Responding and Rebuilding
While we can’t prevent a natural disaster from occurring, there are ways to improve preparations and solidify infrastructures to better protect public health. Disaster-preparedness plans should take into account the ongoing health needs of disaster survivors. One thing that can be done before disaster hits is identifying the populations most at risk.
“It’s easy to think about disasters as equal opportunity events,” says Houston. “In some ways, that is true. No one is immune from a tornado; anyone’s house can be affected.
“But the reality is that socioeconomic conditions profoundly influence the outcomes following a disaster.”
Sarah McCool of Georgia State University says it comes down to how much resilience people have, which is affected by factors like poverty, immigrant and minority status, and English language proficiency. “Populations that lack resilience in the first place because of something like their low-income status are going to be disproportionately affected by natural disasters because they may not have things like insurance or access to a vehicle in which to evacuate,” McCool says.
Compounding the problem is that socially vulnerable groups are often physically vulnerable, as well, living near the coast or on a flood plain, for instance. These populations could be most impacted by public health interventions such as improving evacuations or ensuring certain services are offered in shelters.
Social support also contributes to resilience. “When people have more social support, people around them to provide practical and emotional assistance, they tend to do better than people who are lacking that support structure,” says Houston. “Support structures, a caring community – these are things that can be created and nurtured before disaster occurs.”
Even with plans and preparation, long-term recovery from a natural disaster is challenging, says McCool. She says for people and communities to rebuild and recuperate, governments, international agencies, and non-governmental organizations must all commit to long-term recovery.
“It’s about setting people’s lives back into some sort of normal trajectory as soon as possible,” says Eisenman. “This means kids going back to school, people going back to work and living in their homes, and businesses getting up and running. Restoring people to what looks like their former lives really helps a lot in terms of reducing stress and improving people’s access to things they need.”
The New Normal
While there is a lot of pressure in the immediate aftermath of a disaster to get things back to the way they were, people may need to get to a new normal that considers the growing impact of climate change. Events like storms and floods are increasing in frequency and severity.
The historical ways of understanding our risks have been adaptive and helped us understand how to live with the natural disaster risks in our communities (e.g., earthquakes near fault zones or floods near coasts and rivers). The problem with climate change is that it is altering those historical calculations and changing people’s risks.
“We used to talk about 100- or 500-year flood levels, but those metrics in many cases do not apply any longer,” says Houston. “Places we thought were safe, places that haven’t flooded in 100 or 500 years, could flood now. It was challenging enough when we knew the risks, but climate change is changing our understanding of what and where those risks are.”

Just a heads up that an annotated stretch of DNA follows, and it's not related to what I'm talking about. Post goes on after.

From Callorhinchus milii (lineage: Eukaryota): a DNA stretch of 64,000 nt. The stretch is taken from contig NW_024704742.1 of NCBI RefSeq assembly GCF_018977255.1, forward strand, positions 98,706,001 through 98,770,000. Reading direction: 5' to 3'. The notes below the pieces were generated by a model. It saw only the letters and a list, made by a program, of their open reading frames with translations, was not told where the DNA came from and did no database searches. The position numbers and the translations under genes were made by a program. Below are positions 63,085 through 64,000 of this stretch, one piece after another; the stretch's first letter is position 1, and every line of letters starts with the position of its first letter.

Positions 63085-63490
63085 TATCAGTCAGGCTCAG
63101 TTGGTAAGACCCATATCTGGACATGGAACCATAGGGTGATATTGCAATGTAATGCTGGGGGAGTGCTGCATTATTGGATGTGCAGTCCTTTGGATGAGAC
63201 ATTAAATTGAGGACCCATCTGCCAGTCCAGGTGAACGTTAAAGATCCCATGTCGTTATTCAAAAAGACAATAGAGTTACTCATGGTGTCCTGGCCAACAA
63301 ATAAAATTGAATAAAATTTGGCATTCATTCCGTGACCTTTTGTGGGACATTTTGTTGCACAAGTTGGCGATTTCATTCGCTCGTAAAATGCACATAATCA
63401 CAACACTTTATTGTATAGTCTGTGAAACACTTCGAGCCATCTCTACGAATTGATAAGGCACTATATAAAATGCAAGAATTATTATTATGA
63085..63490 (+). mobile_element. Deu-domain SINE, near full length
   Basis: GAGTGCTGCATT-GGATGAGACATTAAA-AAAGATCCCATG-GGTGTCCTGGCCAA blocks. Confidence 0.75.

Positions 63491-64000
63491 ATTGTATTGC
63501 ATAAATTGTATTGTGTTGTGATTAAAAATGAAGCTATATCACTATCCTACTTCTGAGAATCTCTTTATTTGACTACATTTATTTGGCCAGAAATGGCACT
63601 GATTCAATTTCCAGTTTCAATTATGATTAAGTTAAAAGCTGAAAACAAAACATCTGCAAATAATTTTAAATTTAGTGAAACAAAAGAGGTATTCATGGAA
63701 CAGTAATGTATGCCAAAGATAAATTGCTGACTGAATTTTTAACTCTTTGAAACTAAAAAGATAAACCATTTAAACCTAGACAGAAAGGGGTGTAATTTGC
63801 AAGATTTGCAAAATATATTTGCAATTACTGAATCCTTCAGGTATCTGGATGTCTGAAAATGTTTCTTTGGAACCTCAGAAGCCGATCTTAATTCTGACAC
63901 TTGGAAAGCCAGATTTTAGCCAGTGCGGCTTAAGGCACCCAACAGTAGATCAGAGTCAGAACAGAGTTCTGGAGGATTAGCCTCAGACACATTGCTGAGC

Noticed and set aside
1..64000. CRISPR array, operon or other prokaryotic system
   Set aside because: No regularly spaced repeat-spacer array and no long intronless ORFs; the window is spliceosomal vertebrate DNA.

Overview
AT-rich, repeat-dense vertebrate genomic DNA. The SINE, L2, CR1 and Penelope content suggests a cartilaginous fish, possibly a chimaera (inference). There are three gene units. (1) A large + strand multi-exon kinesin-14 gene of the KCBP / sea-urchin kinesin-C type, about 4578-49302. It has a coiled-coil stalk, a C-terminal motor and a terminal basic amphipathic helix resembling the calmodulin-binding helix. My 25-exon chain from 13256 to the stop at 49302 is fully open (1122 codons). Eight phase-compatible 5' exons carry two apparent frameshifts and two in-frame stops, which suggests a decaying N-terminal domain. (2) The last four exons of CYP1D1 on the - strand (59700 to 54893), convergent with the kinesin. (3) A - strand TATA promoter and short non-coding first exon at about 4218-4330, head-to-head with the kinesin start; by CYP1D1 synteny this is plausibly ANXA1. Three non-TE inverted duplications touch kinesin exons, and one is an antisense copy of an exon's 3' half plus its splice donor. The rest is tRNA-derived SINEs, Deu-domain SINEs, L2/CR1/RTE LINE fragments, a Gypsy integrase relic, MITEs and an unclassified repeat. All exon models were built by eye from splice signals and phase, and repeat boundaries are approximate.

Horney says that when Hurricane Harvey made landfall in Houston it was the wettest tropical cyclone on record. “Within one year, we had three of the top ten wettest,” she says. “If things continue to get more ‘unprecedented’ over time, it’s going to test capacity.”
Eisenman says we’re seeing stressors on the system now that we’ve never seen before, such as concurrent natural disasters. “In California, you can have concurrently a drought, more frequent heat waves, and wildfires; these could all happen within the same part of the state within the same time frame,” Eisenman says. “We’ve not seen that before and we are going to see these concurrent crises and disasters more frequently.”
Horney emphasizes the importance of having a pre-disaster recovery plan that can help people and communities not only get back to normal but become more resilient to similar or more intense disasters in the future. “Agencies and community groups need to agree on priorities and make some of the difficult decisions before a disaster occurs,” she says.
This could prove more challenging as our risks change but is necessary to build resilience and get communities back to a ‘new normal,’ according to Houston. “We need to give more thought and effort to figuring our adaptive and sustainable ways to curtail those risks but also live in a changing, riskier environment,” he says.
References & Resources
- Keim, M. E. (2008). Building human resilience: The role of public health preparedness and response as an adaptation to climate change. American Journal of Preventive Medicine 35(5): 508-516. Doi: 10.1016/j.amepre.2008.08.022.
- Noji, E. K. (2005). Public health issues in disasters. Critical Care Medicine 33(1): S29-S33. Doi: 10.1097/01.CCM.0000151064.98207.9C.
- Watson, J. T., Gayer, M., and Connolly, M. A. (2007). Epidemics after natural disasters. Emerging Infectious Diseases 13(1): 1-5. Doi: 10.3201/eid1301.060779.
- Young, S., Balluz, L., and Malilay, J. (2004). Natural and technologic hazardous material releases during and after natural disasters: A review. Science of The Total Environment 322(1-3): 3-20. Doi: 10.1016/S0048-9697(03)00446-7.